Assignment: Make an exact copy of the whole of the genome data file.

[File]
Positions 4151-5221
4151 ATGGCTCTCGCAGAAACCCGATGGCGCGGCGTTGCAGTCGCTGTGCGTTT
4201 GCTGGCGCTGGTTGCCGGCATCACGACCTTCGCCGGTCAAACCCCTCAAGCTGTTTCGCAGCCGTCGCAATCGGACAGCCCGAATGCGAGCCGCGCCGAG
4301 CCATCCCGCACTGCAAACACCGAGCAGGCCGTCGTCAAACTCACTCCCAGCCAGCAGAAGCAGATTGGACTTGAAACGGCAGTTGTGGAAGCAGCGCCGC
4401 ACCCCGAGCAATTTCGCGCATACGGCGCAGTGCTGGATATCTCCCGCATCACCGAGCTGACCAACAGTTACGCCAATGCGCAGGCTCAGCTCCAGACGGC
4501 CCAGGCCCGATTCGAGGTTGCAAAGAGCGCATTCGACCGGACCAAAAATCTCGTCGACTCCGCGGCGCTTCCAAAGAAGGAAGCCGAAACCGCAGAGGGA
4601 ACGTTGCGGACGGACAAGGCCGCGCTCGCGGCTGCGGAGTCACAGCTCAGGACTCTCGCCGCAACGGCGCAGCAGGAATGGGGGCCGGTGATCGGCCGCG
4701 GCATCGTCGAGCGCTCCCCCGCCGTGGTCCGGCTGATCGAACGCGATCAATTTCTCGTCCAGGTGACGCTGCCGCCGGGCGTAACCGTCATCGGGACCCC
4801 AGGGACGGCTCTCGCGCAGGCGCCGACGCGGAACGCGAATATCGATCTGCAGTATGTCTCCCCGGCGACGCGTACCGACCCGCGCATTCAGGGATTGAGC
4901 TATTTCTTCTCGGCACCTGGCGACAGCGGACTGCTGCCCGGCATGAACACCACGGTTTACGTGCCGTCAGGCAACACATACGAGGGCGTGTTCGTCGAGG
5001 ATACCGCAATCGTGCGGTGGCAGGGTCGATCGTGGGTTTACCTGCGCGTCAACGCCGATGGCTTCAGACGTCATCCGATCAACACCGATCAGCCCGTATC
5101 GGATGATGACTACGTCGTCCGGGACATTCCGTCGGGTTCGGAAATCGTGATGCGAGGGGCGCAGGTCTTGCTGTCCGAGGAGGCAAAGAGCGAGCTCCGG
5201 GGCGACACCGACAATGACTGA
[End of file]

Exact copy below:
Positions 4151-5221
4151 ATGGCTCTCGCAGAAACCCGATGGCGCGGCGTTGCAGTCGCTGTGCGTTT
4201 GCTGGCGCTGGTTGCCGGCATCACGACCTTCGCCGGTCAAACCCCTCAAGCTGTTTCGCAGCCGTCGCAATCGGACAGCCCGAATGCGAGCCGCGCCGAG
4301 CCATCCCGCACTGCAAACACCGAGCAGGCCGTCGTCAAACTCACTCCCAGCCAGCAGAAGCAGATTGGACTTGAAACGGCAGTTGTGGAAGCAGCGCCGC
4401 ACCCCGAGCAATTTCGCGCATACGGCGCAGTGCTGGATATCTCCCGCATCACCGAGCTGACCAACAGTTACGCCAATGCGCAGGCTCAGCTCCAGACGGC
4501 CCAGGCCCGATTCGAGGTTGCAAAGAGCGCATTCGACCGGACCAAAAATCTCGTCGACTCCGCGGCGCTTCCAAAGAAGGAAGCCGAAACCGCAGAGGGA
4601 ACGTTGCGGACGGACAAGGCCGCGCTCGCGGCTGCGGAGTCACAGCTCAGGACTCTCGCCGCAACGGCGCAGCAGGAATGGGGGCCGGTGATCGGCCGCG
4701 GCATCGTCGAGCGCTCCCCCGCCGTGGTCCGGCTGATCGAACGCGATCAATTTCTCGTCCAGGTGACGCTGCCGCCGGGCGTAACCGTCATCGGGACCCC
4801 AGGGACGGCTCTCGCGCAGGCGCCGACGCGGAACGCGAATATCGATCTGCAGTATGTCTCCCCGGCGACGCGTACCGACCCGCGCATTCAGGGATTGAGC
4901 TATTTCTTCTCGGCACCTGGCGACAGCGGACTGCTGCCCGGCATGAACACCACGGTTTACGTGCCGTCAGGCAACACATACGAGGGCGTGTTCGTCGAGG
5001 ATACCGCAATCGTGCGGTGGCAGGGTCGATCGTGGGTTTACCTGCGCGTCAACGCCGATGGCTTCAGACGTCATCCGATCAACACCGATCAGCCCGTATC
5101 GGATGATGACTACGTCGTCCGGGACATTCCGTCGGGTTCGGAAATCGTGATGCGAGGGGCGCAGGTCTTGCTGTCCGAGGAGGCAAAGAGCGAGCTCCGG
5201 GGCGACACCGACAATGACTGA